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The Boy Who Harnessed the Wind: Creating Currents of Electricity and Hope (2009)

by William Kamkwamba, Bryan Mealer

Other authors: Mary Schuck (Illustrator)

Other authors: See the other authors section.

MembersReviewsPopularityAverage ratingMentions
1,8731346,657 (4.11)232
Relates how an enterprising teenager in Malawi builds a windmill from scraps he finds around his village and brings electricity, and a future, to his family.
  1. 21
    Facing the Lion: Growing Up Maasai on the African Savanna by Joseph Lemasolai Lekuton (_Zoe_)
    _Zoe_: A different, but equally positive, story of growing up in Africa
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» See also 232 mentions

Showing 1-5 of 133 (next | show all)
I thoroughly enjoyed this story about a boy growing up in Malawi, and his perseverance in building a windmill to harness the wind. Reading about how he strives to better himself as well as those around him with very little resources is truly uplifting. He describes in matter of fact and heartbreaking detail about surviving the Famine, his family, and his quest to improve himself. ( )
  lonetree1972 | Jun 1, 2021 |
This book is about a 13-year-old boy who was thrown out of the school he loves when his family can no longer afford it. He sneaks into the library and learns how to build a windmill to save his village from a famine. This book is perfect for science classes who are learning about energy. ( )
  Rmg052 | Apr 26, 2021 |
Very readable book. I learned a lot about the country of Malawi (and Africa in general). I also was super impressed by the main character. I must admit I skimmed over some of the more scientific information because I didn't work that hard to understand how he built the windmill and the other inventions. ( )
  KamGeb | Apr 25, 2021 |
The Boy Who Harnessed the Wind by William Kamkwamba is an inspiring book narrated by William Kamkwamba himself. I was questioning whether to read this book or not because it sounded a bit boring. I was delighted to find, though, that it was far from dull. This book is about Kamkwamba creating a way to generate electricity, but that part in the book is way less than half of it. I learned about a new culture and enjoyed the African folk tales. Kamkwamba also focused on his life in famine. I really enjoyed this book and would definitely recommend it to my peers. ( )
  KBender.ELA4 | May 27, 2020 |
This cross-cultural, engineering biography, shares the story of a boy named William who lives in the village of Malawi. Starvation became a huge issue in his community and without rain, the village's crops where scorched. It also limited his families income, which lead to William having no other choice but to drop out of school. He found to invention of a windmill pumping water and creating electricity and decided to create! He got his creation to work and produce electricity. Years later, he was also able to pump water from the ground with his "green machine."
How to Use - I would use this an introduction to the process of engineering (Having a problem which leads to developing a product) ( )
  Annalisebradshaw | Nov 1, 2019 |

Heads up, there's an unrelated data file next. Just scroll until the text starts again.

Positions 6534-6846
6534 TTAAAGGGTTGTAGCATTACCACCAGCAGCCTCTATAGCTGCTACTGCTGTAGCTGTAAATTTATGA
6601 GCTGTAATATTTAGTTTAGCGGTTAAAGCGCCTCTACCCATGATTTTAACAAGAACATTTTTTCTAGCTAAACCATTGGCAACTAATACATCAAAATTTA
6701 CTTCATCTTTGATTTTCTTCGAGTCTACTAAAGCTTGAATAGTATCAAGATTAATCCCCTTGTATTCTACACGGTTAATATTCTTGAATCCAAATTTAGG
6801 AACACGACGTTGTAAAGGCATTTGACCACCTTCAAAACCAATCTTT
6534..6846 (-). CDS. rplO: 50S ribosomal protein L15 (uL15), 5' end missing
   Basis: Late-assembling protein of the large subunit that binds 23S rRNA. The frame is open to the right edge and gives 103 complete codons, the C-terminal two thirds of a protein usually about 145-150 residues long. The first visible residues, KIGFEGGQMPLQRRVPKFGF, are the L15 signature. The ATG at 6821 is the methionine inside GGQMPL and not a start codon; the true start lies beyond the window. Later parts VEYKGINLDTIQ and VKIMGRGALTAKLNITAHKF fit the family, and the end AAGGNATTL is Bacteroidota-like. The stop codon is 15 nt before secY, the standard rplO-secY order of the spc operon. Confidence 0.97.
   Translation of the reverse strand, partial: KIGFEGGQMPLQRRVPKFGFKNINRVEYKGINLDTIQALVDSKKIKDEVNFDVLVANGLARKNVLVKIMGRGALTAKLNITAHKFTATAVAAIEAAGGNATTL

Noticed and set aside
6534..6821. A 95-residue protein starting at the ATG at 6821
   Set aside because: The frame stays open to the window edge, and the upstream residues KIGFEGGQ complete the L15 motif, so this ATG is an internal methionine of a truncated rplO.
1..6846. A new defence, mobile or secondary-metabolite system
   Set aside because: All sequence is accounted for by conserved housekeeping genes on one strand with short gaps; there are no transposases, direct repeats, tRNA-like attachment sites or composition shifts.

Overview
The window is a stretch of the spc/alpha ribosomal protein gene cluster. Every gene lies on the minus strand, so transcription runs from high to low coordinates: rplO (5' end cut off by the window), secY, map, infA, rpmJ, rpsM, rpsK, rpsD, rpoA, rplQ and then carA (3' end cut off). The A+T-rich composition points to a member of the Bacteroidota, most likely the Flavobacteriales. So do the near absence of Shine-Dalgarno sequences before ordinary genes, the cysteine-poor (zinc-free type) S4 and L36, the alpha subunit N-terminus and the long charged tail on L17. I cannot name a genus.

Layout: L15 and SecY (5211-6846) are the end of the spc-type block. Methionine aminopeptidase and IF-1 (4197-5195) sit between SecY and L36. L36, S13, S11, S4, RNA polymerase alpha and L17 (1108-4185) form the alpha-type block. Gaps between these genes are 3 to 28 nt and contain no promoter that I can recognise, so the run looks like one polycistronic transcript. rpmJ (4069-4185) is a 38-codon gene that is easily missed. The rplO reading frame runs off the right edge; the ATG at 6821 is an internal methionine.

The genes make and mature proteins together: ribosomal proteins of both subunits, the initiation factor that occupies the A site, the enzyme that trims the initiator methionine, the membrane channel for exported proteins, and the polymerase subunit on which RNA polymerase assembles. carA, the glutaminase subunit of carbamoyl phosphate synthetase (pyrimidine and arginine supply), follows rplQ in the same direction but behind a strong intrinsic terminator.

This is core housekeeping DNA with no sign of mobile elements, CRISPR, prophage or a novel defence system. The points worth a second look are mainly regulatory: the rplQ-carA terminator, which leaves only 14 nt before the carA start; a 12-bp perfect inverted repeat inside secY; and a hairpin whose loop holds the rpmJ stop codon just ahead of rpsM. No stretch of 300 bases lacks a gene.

Showing 1-5 of 133 (next | show all)
An autobiography so moving that it is almost impossible to read without tears. In understated and simple prose, Kamkwamba and Mealer offer readers a tour through one Malawian boy’s inspiring life.
 
With so many tales of bloody hopelessness coming out of Africa, The Boy Who Harnessed the Wind reads like a novel with a happy ending, even though it’s just the beginning for this remarkable young man, now 21 years old.
added by lampbane | editGood, Mark Frauenfelder (Sep 29, 2009)
 
This exquisite tale strips life down to its barest essentials, and once there finds reason for hopes and dreams, and is especially resonant for Americans given the economy and increasingly heated debates over health care and energy policy.
added by khuggard | editPublishers Weekly
 

» Add other authors

Author nameRoleType of authorWork?Status
Kamkwamba, Williamprimary authorall editionsconfirmed
Mealer, Bryanmain authorall editionsconfirmed
Schuck, MaryIllustratorsecondary authorall editionsconfirmed
Kerner, Jamie LynnDesignersecondary authorsome editionsconfirmed
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Canonical title
Original title
Alternative titles
Original publication date
People/Characters
Important places
Important events
Related movies
Awards and honors
Epigraph
Dedication
To my family
First words
The preparation was complete, so I waited.
Quotations
I try, and I made it.
Last words
(Click to show. Warning: May contain spoilers.)
Disambiguation notice
This is the original work, published in 2009, subtitled "Creating Currents of Electricity and Hope." Please do not combine it with the Young Reader's Edition or the Picture Book Edition (published in 2012).
Publisher's editors
Blurbers
Original language
Canonical DDC/MDS

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Wikipedia in English (2)

Relates how an enterprising teenager in Malawi builds a windmill from scraps he finds around his village and brings electricity, and a future, to his family.

No library descriptions found.

Book description
A picture book about William Kamkwamba, a 14 year old boy suffering through the drought that occurred in Africa. William's interest in how things work and the ill effects of the drought lead him to a library, where he learns about windmills. He dreams of building a windmill for his family and village. Good for teaching children about hardships and how to overcome them.
Haiku summary
An African boy
Lights his village with the wind,
Earns my great respect

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